Hello again, friends. For the next installment of our stage fashion inspiration series (see the first post on fashion inspired by Wicked), we’re tackling the mega-musical Les Mis.
Les Miserables is probably one of the most important shows you’ll learn about in any Broadway 101 class. (My college actually offered one and it was probably the most fun class I’ve ever taken.) Based on the novel by Victor Hugo and known as one of the most influential musicals ever written, Les Mis is the third longest running show on Broadway, and the London West End production is the longest running show in the world!
Whether you’re a fan of operas or prefer more modern-sounding musical numbers, the soundtrack for Les Mis will BLOW. YOUR. MIND. Seriously. The songs are moving, powerful, and of course, feature some wicked harmonies. If you’re new to the music of Les Miserables, check out versions by Susan Boyle, Lea Michelle or Nick Jonas, who got his start playing Gavroche on Broadway and now stars as Marius in the LA revival.
As much as I love the music from Les Mis, I love the costumes as well. Think wearable outfits can’t be adapted from costumes based around the French Revolution? Read on!
Do You Hear The People Sing?
Les Miserables follows a group of people who search for redemption, love, and prosperity during the French Revolution. The plot is a little too complicated to justly explain in a few sentences, so if you’re interested, click here for the full synopsis.
Homeless chic style has understandably caused tons of controversy in the past, so musicals like Les Miserables and Oliver! are more ethical sources of inspiration if you’re attracted to gritty style. The characters in Les Mis experience periods of extreme wealth and poverty, creating outfits that exemplify “high-low” fashion in its purest form.
Expensive coats and trousers from the characters’ pasts have grown old and tattered, but they still wear them with pride, giving each character an eclectic look. Characters also layer a myriad of different textures, patterns, and fabrics to protect themselves from harsh French winters. They combine formal vests with utilitarian coats, and wear tough boots and warm hats out of necessity. Add accessories like scarves, fingerless gloves, or a leather belt to complete your look.
Friends of the Abaisse
The Friends of the Abaisse (also known as the Friends of the ABC) are a group of revolutionary students dedicated to uplifting the poor, building a democracy, and fighting for justice. As college students, many of them come from well-to-do families and used to live comfortable lives before the war hit.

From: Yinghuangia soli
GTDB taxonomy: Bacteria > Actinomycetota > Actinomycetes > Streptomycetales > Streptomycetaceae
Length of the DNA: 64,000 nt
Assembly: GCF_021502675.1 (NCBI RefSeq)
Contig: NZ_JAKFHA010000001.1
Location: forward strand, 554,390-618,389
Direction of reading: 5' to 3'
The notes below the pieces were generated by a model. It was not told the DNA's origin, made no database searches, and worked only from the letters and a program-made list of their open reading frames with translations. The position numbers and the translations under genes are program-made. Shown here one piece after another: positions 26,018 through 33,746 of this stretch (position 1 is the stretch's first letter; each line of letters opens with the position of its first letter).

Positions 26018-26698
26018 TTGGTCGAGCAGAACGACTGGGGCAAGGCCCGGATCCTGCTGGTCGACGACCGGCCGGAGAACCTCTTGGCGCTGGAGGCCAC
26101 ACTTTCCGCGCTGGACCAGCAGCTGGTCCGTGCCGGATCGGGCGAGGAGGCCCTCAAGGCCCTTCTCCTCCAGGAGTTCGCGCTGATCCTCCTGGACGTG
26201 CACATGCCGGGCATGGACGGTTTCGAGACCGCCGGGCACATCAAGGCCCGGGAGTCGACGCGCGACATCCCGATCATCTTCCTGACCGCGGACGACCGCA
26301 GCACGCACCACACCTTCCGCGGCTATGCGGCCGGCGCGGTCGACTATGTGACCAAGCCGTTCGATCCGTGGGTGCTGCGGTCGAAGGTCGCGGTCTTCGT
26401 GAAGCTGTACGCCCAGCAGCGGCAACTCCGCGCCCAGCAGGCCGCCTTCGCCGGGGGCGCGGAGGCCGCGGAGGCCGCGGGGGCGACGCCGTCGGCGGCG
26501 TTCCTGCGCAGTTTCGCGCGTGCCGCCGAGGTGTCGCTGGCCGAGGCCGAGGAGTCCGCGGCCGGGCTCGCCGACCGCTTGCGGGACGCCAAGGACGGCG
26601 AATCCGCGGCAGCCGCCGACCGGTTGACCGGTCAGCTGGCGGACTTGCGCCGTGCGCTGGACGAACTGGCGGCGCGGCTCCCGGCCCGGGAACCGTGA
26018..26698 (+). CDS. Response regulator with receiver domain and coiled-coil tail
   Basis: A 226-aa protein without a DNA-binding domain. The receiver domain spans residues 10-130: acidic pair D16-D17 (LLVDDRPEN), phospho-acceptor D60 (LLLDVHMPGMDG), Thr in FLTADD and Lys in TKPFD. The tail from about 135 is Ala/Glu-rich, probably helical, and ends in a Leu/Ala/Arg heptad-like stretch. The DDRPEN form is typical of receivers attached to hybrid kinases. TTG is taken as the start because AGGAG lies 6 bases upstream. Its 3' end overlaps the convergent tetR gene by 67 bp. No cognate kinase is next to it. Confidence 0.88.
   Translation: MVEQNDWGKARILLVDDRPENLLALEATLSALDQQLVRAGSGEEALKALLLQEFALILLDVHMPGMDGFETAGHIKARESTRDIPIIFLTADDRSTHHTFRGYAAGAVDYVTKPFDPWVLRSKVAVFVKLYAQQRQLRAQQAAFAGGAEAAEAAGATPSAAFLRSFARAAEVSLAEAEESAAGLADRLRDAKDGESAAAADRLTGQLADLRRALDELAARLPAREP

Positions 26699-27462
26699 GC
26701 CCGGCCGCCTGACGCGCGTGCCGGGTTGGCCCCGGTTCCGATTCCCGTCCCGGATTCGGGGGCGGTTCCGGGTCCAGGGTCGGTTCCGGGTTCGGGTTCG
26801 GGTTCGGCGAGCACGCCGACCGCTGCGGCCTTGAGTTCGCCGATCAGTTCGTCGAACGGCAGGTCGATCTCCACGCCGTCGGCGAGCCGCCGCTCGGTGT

Even in the 1800s, stripes were a staple of French ensembles, so start your look with a striped top. Add a tweed pair of trousers, a scarf, beret, lace up oxford shoes, and an old fashion military-esque coat to complete the look.
Enjolras is the passionate leader of the Friends of Abaisse. He gets to sing many of the powerful anthems and most recognizable songs in the musical, including One Day More, Look Down, Red and Black, and Do You Hear The People Sing?
Enjolras’s costume is perhaps the most iconic look to come from Les Miserables. To mimic it without looking costume-y, lose the puffy blouse and cummerbund and replace them with red skinnies, a navy button-down shirt, and of course, his signature vest.
Eponine is one of the most coveted roles on Broadway (our girl Lea Michelle from Glee even snagged it once). Once a pampered child, Eponine’s family was hit hard by tough economic times and she was reduced to living on the streets.
Snag her look in a modern way by pairing a peasant blouse with a maxi skirt. Add a belt, trench coat, necklace, and her signature hat to complete the look.
Gavroche, Eponine’s brother and a brave street urchin, doesn’t let his young age or small stature keep him from helping start the revolution.
Get his style by pairing a blouse with tweed shorts. (Layer tights underneath for extra style and warmth.) Finish the look with a vest, a newsboy cap, a messenger bag, and tough-looking military boots.
Have you seen Les Miserables? What did you think of it? What are your favorite parts? What is your favorite song? Did you find the costumes inspiring? Leave us a comment and tell us what you think!
And don’t forget to let us know what musical or play you would like to see us cover in the future — you just might see your request next week! =)